warrants or arrests warrants. (Doc. 44 at ¶ 13).
The Police Defendants involvement in this matter began only
after the issuance of the aforementioned search and arrest
warrants. (Doc. 44 at ¶ 14).
The Police Defendants (excluding Means) only alleged
involvement in this matter was that they assisted with
Cooper in the arrest of Plaintiff. (Id. at ¶ 15).
Means only involvement in this matter is her alleged
identification of “Anthony Harris: (1) as being the person
depicted in a photograph and (2) as being the person in
Cooper’s custody sometime shortly after Plaintiff was
arrested by Cooper. (Doc. 44 at ¶ 16).
Cooper’s position is that the Search Warrant Return for
building “LL” is the one identified as being for building
Similarly, the Search Warrant Return for building
“LJ” is the one identified as being for building “LL”. The
error in the mislabeling the search warrant returns is
reflected in the erroneous reporting that Plaintiff was
arrested in and the Darvocet pills were seized from
building “LJ”, whereas Plaintiff was actually arrested and
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the contraband seized in building “LL”.
Plaintiff brings suit against defendants under § 1983 for
violations of his Fourth, Fifth, Eighth and Fourteenth Amendment
Plaintiff also brings suit under § 1985 for conspiracy
to interfere with his civil rights.
42 U.S.C. § 1983 - Individual Capacity Claims
Qualified immunity shields government officials performing
discretionary functions from liability for civil damages insofar
as their conduct does not violate clearly established statutory
or Constitutional rights of which a reasonable person would have
“Qualified immunity protects all but the plainly incompetent or
those who knowingly violate the law.”
U.S. 335, 341 (1986).
Malley v. Briggs, 475
Law enforcement officers, as government
individual capacity unless they violate a clearly established
right of which a reasonable person would know.
Harlow, 457 U.S.
“To determine whether an official is entitled to qualified
immunity, we ask two questions: (1) whether, after viewing the
facts in the light most favorable to the party asserting the
injury, there was a deprivation of a constitutional right; and,
if so, (2) whether the right was clearly established at the time
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Vaughn v. Greene County, Arkansas, 438 F.3d 845,
850 (8th Cir. 2006).
To survive a summary judgment motion based
on qualified immunity, a plaintiff must assert a violation of a
established, and raise an issue of material fact as to whether
the defendant would have known that the conduct in question
violated the clearly established right.”
Brockinton v. The City
(citing Habiger v. City of Fargo, 80 F.3d 289, 295 (8th Cir.
The initial inquiry is whether the facts as alleged
show that the officers’ conduct violated a constitutional right.
Brokinton v. City of Sherwood, Arkansas, 503 F.3d 667, 672 (8th
Cir. 2007) (citing Scott v. Harris, 550 U.S. 372, 377 (2007).
Saucier v. Katz, 533 U.S. 194, 201 (2001).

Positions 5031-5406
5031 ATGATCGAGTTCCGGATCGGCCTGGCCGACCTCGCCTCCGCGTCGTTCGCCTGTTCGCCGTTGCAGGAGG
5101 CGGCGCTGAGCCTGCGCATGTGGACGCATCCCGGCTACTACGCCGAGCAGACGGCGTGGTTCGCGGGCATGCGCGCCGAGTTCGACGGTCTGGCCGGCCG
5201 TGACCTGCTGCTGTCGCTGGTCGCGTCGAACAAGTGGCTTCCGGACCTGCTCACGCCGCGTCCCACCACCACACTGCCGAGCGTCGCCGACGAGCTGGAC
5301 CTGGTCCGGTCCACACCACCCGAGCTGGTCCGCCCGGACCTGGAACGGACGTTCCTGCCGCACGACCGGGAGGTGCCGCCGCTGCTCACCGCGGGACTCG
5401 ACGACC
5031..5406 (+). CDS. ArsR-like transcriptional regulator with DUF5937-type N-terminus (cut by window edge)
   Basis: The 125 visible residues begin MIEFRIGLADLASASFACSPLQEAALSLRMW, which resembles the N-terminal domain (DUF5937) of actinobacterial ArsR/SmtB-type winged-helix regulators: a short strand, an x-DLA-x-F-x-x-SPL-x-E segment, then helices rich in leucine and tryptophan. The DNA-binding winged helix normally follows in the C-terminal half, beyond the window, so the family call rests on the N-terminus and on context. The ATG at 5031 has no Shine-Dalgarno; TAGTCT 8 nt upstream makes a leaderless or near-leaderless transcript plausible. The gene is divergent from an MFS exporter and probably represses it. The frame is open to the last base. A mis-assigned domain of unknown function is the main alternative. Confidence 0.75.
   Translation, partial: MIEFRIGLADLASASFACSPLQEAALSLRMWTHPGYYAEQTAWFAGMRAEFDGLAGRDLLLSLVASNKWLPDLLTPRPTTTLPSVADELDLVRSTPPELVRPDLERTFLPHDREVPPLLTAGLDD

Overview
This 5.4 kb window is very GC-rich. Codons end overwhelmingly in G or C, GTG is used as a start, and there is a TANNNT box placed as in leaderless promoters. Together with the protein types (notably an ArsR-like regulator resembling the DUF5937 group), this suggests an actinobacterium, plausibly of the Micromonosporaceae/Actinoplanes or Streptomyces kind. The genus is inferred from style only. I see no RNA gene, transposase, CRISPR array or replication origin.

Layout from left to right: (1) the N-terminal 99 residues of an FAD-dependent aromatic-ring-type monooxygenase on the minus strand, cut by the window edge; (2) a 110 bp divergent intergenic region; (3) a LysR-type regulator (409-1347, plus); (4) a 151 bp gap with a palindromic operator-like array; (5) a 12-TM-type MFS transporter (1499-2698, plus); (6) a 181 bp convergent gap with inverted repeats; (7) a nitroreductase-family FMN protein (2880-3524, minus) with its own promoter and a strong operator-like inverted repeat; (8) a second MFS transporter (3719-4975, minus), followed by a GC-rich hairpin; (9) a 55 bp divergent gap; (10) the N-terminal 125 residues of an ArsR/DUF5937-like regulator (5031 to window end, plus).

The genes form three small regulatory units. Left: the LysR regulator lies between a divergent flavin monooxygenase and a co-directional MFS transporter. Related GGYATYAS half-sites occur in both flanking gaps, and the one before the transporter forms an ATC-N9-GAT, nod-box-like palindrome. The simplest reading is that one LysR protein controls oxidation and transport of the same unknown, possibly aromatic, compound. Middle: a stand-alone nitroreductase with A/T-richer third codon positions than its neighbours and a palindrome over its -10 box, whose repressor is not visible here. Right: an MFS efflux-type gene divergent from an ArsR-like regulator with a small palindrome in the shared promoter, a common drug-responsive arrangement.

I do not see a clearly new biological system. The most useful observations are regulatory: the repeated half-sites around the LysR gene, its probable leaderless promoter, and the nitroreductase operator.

(excluding Means) violated his Fourth Amendment rights7 when they
executed a search warrant at his apartment in building “LL” with
Plaintiff does not respond to the defendants’ challenges to his Fifth,
Eighth and Fourteenth Amendment, and 42 U.S.C. § 1985 claims. Rather, in his
responses Plaintiff solely addresses allegations of violations of his Fourth
Amendment rights. (Doc. 45, 58).
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a search warrant for building “LJ”.
(Doc. 51 at 2).
The uncontroverted fact is that there was a valid search
documents erroneously indicate Plaintiff to be a resident of
building “LJ” as opposed
to “LL” neither
warrant for building “LL” invalid nor the defendants’ conduct a
violation of Plaintiff’s rights.
search was unconstitutional because the defendants did not have
in their physical possession the search warrant for building
“LL” at the time of the search8.
Plaintiff fails to cite, and
the Court does not find, any authority for the proposition that
execution renders the search unconstitutional.
Procedure does not impose an inflexible requirement of prior
notice based on the circumstances of the case9.
41[(f)] does require federal officers to serve upon the person
material obtained, . . . it does not invariably require that
this be done before the search takes place.”
Katz v. United
Plaintiff does not dispute that a valid search warrant for building “LL” had
been issued at the time of the search.
Notwithstanding the Court’s finding that the Fourth Amendment and Federal
Rules of Criminal Procedure controls the search at issue, the Court finds the
Arkansas Rule of Criminal Procedure 13.3 would permit the executing officers
flexibility in furnishing a copy of the search warrant after the search based
on the uncontroverted description that the search was a part of “raid”.
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States, 389 U.S. 347, 356 n.16 (1967); see e.g., United States
v. Woodring, 444 F.2d 749, 751 (9th Cir. 1971) (police officer
searched house after learning over police radio that a search
warrant arrived an hour and a half after search started); United